Have you been waking with jaw pain? Do you experience popping sounds when you open your mouth, or even have more frequent headaches? Has your partner complained about your mouth making grinding or squeaking sounds throughout the night? If so, the term “bruxism” may have popped up during a quick Google search. Here are five important things you should know about this condition and how it may affect your oral health.
1. What is bruxism?
Bruxism is also known as teeth grinding, and often occurs during your sleep. This condition causes you to grind or clench your teeth subconsciously, forcing you to exert pressure up to ten times greater than normal chewing. This can lead to a number of health complications including fractured dental enamel, dental sensitivity, TMJ disorders, and even headaches.
2. How do I know if I have bruxism?
If you suffer from nighttime bruxism, it may not be clear right away that you’re suffering from this disorder. Often, a partner will be the first to hear the grinding sounds that accompany nighttime bruxism. You may also feel jaw and facial pain, particularly in the morning. Clenching your teeth can also cause dull headaches and earaches, tightness in the jaw muscles, worn down teeth, and even cracked or chipped teeth. Your cheeks and tongue might also have indentations. The best way to identify bruxism, though, is by getting a diagnosis from your dentist.
3. When should I see the dentist about teeth grinding?
It is important to visit your dentist as soon as the above-mentioned symptoms start to crop up, as bruxism can be quite harmful to your oral health. If left untreated, bruxism can lead to infection or even a dental abscess, as well as broken or loose teeth and TMJ disorders. Luckily, bruxism can often be treated or prevented.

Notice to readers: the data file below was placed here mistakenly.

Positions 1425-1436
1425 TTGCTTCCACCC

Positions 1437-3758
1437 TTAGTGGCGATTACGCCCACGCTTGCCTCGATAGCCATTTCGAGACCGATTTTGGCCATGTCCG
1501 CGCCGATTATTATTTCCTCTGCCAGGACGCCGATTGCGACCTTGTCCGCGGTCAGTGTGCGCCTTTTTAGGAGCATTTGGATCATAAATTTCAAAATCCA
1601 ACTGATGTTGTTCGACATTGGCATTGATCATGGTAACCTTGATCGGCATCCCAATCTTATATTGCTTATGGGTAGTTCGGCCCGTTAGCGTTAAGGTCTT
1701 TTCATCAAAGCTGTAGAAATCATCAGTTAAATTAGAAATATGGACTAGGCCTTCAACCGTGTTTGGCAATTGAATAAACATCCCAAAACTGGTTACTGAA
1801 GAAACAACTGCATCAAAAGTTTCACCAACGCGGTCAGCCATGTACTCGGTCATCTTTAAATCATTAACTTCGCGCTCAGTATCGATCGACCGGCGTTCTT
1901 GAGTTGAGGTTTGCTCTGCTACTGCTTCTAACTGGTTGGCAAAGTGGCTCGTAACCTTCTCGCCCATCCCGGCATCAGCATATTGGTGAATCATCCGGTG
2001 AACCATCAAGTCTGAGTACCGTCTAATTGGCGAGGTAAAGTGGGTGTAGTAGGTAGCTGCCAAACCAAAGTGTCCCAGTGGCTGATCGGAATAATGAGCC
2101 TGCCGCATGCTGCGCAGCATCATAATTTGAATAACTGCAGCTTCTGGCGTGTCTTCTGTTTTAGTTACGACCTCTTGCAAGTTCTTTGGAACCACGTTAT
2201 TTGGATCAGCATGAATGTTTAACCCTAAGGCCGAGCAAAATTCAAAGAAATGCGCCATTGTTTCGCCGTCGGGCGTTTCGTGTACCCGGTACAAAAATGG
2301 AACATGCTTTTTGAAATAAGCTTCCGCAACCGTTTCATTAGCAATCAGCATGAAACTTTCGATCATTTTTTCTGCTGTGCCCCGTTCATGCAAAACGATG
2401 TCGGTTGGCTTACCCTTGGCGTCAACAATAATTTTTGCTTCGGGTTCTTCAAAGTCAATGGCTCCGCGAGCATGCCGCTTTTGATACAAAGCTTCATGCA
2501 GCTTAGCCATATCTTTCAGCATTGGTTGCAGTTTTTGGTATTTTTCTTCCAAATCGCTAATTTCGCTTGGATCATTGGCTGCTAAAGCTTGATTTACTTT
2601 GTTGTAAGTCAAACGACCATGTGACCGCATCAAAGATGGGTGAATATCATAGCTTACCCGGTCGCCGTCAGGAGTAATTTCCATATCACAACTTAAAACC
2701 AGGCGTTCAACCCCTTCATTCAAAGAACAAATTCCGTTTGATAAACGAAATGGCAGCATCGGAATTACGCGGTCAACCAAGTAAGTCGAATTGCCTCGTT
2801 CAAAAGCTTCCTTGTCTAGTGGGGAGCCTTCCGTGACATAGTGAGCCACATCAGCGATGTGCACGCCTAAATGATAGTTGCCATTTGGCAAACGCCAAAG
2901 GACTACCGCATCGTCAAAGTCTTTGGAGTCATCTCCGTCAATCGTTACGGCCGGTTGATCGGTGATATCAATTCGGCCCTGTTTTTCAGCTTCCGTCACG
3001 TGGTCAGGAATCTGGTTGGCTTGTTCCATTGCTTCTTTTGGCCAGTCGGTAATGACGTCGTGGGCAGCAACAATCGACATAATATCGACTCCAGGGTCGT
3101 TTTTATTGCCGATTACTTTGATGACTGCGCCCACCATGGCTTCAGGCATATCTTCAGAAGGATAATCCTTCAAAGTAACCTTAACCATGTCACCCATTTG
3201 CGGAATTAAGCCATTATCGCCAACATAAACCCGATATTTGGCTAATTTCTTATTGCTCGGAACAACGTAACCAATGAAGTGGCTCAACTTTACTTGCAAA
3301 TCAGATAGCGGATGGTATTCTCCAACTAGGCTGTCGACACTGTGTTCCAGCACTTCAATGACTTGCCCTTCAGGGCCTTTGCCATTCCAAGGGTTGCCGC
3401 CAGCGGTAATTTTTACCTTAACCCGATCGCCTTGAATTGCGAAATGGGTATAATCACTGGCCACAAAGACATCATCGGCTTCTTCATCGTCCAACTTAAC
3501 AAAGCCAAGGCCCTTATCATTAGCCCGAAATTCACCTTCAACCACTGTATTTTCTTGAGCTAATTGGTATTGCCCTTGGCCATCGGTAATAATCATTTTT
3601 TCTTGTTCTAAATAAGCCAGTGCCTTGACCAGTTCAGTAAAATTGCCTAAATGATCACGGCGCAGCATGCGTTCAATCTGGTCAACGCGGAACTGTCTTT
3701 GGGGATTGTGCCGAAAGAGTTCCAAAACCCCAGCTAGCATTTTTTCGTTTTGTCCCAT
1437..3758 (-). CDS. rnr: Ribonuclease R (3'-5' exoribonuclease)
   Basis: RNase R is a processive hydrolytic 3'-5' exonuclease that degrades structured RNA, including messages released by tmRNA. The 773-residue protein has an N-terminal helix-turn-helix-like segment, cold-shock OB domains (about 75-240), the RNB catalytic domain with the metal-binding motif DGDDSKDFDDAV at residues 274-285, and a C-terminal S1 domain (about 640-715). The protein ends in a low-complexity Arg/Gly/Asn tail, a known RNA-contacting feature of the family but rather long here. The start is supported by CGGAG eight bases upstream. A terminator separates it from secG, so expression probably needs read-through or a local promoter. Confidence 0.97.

4. How is bruxism treated?
Bruxism is often a result of stress or anxiety, so it can often be helped with improvements to sleep hygiene and lowered stress levels. Another common and successful treatment is the use of a plastic mouthguard. This fits over your teeth while you sleep and prevents your teeth from grinding during the night. Your dentist will be able to work with you to plan a successful treatment for your bruxism.
5. What causes bruxism?
As mentioned above bruxism is often linked to stress or anxiety, but this is not the only cause of teeth grinding. Certain types of medication have been linked to bruxism, including antidepressants known as SSRIs. Those with sleep disorders like obstructive sleep apnea also commonly experience nighttime bruxism as well. Finally, bruxism is often made worse when you drink alcohol, smoke, take recreational drugs, or drink over six cups of caffeinated beverages a day.
The only surefire way to know if you’re suffering from this condition is to get a confirmed diagnosis from a dentist. To schedule your appointment, contact Advanced Family Dental & Orthodontics of Winfield today.